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More than one-third (36%) of CMOs around the world believe that their role has changed in the past few years to drive more overall business growth, with one-third likewise feeling that their role has significantly gained in importance. So finds The Trade Desk in a new report [pdf] produced in partnership with Forbes Insights, which surveyed more than 200 CMOs across the Americas, Europe and Asia-Pacific from companies with at least $500 million in revenues.

The results bring to mind previous research, which has found that playing a key role in company growth initiatives is one of the top traits of an effective CMO. But with this expansion of influence comes greater pressure: 1 in 3 CMOs also said they’re facing more accountability, according to this latest study.

Within this environment, ROI is a hot and buzzworthy metric. Although new research from Gartner suggests that it’s not perceived to be as important as brand awareness, The Trade Desk and Forbes Insights report indicates that return on marketing investment joins customer loyalty and retention as the most important metrics to CMOs to demonstrate the value of marketing to the enterprise.

Curiously, though, it may not line up with what CMOs think management wants from them.

Revenue Increase Is Top of Mind… More Than ROI

Separate results from the survey reflect the focus on business growth. Asked which 3 (of 8) expectations management has for marketing, by far the largest share of respondents (53%) cited increasing revenue. At what cost seems to be of less importance: only about half as many (28%) CMOs said that management expectations focus around financial outcomes such as ROI.

Beyond revenue increases, CMOs felt that improving the customer experience (36%), new customer acquisition (35%), efficiency/cost savings (34%) and customer retention (33%) are the top expectations of management.

CMOs are largely aligned on these objectives. When presented with the same list and asked to select the top 3 goals of their marketing organization, respondents pointed first to increasing revenue. However, they did so with far less consensus, as only 35% chose this among their top-3 goals.

Following revenue increases, CMOs pointed next to new customer acquisition and improving the customer experience as being among their top goals for the marketing organization. These results put them largely in line with management expectations.

However, there was one area of misalignment. While increasing brand awareness was towards the bottom of the list of management expectations, it sat near the top of the marketing organization’s goals. This isn’t the first time a distinction around branding has arisen in research: a report released earlier this year from the CMO Club and Deloitte found that marketing leaders were more likely to have an impact on brand valuation than to feel that their organizations defined growth in that way.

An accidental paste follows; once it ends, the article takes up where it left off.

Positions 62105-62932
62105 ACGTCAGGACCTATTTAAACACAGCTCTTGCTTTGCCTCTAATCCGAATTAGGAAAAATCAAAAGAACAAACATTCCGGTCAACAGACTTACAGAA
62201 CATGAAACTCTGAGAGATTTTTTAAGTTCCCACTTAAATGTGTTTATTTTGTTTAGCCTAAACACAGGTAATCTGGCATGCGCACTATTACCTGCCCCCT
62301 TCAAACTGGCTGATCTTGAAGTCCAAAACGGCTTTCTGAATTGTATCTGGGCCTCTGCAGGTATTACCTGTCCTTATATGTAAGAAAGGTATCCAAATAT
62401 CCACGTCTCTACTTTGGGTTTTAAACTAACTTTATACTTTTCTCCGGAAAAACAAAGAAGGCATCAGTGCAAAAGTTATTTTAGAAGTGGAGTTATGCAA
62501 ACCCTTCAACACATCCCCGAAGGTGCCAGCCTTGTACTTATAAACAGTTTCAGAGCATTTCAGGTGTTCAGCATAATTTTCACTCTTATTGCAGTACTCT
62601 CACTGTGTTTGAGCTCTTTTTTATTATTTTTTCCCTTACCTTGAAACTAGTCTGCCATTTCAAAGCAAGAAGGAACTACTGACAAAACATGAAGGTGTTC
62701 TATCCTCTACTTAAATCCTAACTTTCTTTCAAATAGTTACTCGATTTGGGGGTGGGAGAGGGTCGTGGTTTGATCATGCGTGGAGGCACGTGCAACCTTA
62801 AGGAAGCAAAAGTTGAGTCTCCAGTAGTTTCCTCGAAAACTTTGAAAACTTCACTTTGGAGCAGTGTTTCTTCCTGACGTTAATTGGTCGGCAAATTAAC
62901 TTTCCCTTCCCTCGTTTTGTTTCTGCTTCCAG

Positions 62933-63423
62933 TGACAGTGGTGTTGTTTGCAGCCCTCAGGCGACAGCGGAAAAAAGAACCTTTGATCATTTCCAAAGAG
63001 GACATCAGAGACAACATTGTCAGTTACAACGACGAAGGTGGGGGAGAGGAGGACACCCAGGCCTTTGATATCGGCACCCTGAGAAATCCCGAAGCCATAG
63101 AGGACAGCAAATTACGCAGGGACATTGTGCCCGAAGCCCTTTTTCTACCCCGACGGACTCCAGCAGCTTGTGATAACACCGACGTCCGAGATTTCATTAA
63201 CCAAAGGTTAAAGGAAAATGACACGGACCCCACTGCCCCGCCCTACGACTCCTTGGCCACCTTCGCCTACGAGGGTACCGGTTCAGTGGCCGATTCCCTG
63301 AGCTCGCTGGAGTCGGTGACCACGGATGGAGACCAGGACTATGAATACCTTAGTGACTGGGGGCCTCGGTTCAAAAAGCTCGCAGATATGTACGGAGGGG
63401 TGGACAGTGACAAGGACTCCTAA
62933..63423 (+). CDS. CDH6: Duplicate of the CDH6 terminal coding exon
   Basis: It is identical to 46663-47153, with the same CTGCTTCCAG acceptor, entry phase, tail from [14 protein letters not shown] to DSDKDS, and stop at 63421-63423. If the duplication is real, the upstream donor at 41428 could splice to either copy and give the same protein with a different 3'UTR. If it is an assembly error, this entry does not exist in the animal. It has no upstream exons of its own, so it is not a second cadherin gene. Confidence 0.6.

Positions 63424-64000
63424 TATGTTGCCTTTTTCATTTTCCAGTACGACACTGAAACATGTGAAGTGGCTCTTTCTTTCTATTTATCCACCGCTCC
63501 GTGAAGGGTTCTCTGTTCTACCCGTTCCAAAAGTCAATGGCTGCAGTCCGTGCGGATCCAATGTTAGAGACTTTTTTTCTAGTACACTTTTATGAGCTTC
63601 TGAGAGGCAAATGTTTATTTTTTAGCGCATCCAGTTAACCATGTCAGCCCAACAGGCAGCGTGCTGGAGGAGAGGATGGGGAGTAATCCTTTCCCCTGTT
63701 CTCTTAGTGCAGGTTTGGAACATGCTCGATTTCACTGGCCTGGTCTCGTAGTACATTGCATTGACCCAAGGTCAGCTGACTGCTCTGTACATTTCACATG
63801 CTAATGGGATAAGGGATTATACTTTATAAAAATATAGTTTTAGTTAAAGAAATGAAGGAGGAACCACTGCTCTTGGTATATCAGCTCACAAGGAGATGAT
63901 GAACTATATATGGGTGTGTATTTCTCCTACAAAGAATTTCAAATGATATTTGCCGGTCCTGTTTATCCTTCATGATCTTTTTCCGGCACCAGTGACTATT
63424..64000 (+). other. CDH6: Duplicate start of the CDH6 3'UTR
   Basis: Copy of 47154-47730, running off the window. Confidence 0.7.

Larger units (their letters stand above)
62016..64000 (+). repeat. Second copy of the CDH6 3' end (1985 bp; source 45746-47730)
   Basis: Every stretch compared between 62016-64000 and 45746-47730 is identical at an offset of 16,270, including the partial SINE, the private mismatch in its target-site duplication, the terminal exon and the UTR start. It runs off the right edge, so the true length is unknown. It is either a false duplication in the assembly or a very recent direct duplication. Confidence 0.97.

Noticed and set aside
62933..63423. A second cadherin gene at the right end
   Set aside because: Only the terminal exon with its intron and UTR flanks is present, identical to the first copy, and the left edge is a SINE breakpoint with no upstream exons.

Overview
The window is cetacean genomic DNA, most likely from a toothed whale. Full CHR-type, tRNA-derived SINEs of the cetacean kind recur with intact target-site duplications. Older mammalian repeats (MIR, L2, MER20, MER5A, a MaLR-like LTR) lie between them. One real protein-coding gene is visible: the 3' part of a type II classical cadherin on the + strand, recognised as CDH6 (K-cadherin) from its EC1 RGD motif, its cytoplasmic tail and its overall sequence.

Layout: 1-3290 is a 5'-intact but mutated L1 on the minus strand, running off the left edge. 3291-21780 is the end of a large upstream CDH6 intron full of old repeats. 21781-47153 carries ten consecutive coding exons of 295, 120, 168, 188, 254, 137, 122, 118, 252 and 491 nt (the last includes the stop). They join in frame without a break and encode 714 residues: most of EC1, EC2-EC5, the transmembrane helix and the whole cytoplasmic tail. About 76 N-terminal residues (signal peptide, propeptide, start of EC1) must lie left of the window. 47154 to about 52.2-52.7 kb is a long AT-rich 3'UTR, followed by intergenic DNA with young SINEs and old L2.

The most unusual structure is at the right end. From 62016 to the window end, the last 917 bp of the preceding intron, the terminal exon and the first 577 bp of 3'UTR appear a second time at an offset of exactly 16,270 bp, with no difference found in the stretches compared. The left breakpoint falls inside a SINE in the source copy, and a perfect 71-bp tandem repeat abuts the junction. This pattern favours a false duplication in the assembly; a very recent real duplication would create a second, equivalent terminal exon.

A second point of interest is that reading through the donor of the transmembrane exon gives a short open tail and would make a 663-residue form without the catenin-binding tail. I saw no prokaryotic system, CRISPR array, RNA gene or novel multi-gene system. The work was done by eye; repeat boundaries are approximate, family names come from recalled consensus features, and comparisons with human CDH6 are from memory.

So Is Efficiency in Marketing Important?

This latest study turns up an interesting dichotomy in perspectives: efficiency/cost savings emerged as the least-cited goal of the marketing organization, but separately was named the area most top of mind for CMOs next year.

Indeed, of 6 areas identified, the largest share of respondents (46%) said that efficiency in marketing is top of mind for them next year, ahead of the customer experience (42%) and investing in technology (41%).

Additionally, when asked which of those 6 areas they need to focus on most for their own development, CMOs again cited efficiency in marketing first (25% share), topping technology investing (20%) and the customer experience (18%).

What may be happening is that while marketing efficiency hasn’t been a top goal for the organization, CMOs are recognizing that it is a management expectation: it ranked much higher on the list of management’s desires than on the list of marketing’s objectives.

It’s also worth noting that CMOs’ top personal development goals relate to each other. As the report’s authors point out, “efficiency comes from marketing the right technology investments.” And investments they’ll make: the vast majority (86%) plan to increase their martech spending next year, including almost half (46%) who’ll hike their budgets by at least 25%.

No wonder marketing technology is now a larger expense than talent

The full report is available to view here [pdf].

About the Data: The results are based on a survey conducted by Forbes Insights among 226 CMOs from North and South America (35% share), Europe (35%) and Asia-Pacific (30%). Respondents represent a variety of sectors including technology (16%), manufacturing and industrial products (16%) and retail (13%), and are all from organizations with at least $500 million in annual revenues.

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